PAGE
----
As far as the best places for employees to work for small business, WalletHub looked at 100 of the country’s largest metro areas, considering the number of business with less than 250 employees per every 1,000 residents, small business job growth, diversity of industries, percentage of small businesses offering health insurance to employees and employee earnings adjusted for cost of living.

North Carolina accounts for two of the top 10 locations, with Charlotte taking the number one spot, and Raleigh taking second place. At the other end of the spectrum, the Youngstown, Ohio area takes the title for the worst metro area in which to work for a small business, followed by Stockton, California. The Stockton metro area holds among the lowest rates of small business job growth, lowest numbers of small businesses per 10,000 residents, and lowest earnings for small business employees when adjusted for cost of living.

California holds three places on the “bottom ten, “with Fresno and Bakersfield also joining the ranks. Like Stockton, Bakersfield suffers from low small business job growth, and few small businesses per 1,000 residents.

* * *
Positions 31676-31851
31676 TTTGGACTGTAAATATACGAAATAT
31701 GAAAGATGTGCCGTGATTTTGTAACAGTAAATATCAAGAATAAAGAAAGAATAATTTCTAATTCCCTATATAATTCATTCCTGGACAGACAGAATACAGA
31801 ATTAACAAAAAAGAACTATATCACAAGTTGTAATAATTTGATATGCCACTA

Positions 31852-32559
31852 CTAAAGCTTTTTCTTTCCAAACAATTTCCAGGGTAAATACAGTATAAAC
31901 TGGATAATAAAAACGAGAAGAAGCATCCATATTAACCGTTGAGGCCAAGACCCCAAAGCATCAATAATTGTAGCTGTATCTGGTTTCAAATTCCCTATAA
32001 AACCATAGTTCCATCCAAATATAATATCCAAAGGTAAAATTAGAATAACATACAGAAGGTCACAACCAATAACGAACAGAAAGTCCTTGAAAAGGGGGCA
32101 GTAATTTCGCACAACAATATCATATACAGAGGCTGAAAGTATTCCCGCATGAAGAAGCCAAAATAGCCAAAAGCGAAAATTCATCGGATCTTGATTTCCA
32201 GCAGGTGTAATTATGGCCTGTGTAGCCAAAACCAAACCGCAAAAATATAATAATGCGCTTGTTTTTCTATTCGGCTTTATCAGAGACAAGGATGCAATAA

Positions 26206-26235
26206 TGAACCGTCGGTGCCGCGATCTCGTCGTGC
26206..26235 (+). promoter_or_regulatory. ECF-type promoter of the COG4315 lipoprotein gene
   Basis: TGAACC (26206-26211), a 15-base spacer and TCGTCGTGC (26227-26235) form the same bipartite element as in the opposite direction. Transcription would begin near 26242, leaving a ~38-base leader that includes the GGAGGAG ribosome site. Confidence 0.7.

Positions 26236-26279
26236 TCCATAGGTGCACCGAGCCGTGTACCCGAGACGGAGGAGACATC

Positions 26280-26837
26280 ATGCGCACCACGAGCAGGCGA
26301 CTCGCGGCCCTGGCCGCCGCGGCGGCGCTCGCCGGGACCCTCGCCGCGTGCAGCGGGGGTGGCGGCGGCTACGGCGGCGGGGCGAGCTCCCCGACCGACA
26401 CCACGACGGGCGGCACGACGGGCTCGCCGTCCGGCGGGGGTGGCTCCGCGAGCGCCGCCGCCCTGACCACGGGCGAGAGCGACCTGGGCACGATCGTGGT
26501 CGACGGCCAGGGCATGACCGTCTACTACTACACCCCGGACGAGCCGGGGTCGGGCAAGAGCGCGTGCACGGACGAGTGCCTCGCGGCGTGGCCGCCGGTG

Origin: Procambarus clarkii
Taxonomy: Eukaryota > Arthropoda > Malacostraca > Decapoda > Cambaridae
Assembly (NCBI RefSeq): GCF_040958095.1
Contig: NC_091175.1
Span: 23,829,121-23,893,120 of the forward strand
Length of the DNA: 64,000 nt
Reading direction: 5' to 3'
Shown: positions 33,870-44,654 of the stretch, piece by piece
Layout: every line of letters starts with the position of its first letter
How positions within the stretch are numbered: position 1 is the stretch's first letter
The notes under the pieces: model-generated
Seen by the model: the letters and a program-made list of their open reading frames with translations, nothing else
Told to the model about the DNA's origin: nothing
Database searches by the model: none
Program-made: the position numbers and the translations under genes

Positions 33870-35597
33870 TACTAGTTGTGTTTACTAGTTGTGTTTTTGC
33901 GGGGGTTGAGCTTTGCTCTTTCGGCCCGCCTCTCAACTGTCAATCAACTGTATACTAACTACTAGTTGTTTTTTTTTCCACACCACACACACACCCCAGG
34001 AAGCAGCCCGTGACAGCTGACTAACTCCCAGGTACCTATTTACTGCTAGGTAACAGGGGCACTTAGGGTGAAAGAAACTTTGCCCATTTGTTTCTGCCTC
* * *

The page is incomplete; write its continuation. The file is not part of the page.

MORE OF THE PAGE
Sorry, California. But you’re a great place to visit!

The Veteran and Military Business Owners Association (VAMBOA) is a non-profit business trade association that promotes and assists Veteran Business Owners, Service Disabled Veteran Owned Businesses (SDVOB) and Military Business Owners. Small businesses are the backbone of our economy and responsible for job generation. That is why VAMBOA provides its members with Business Coaching, Contracting Opportunities, a Blog that provides information, Networking contacts and other resources. Membership is FREE to Veterans. Join Now!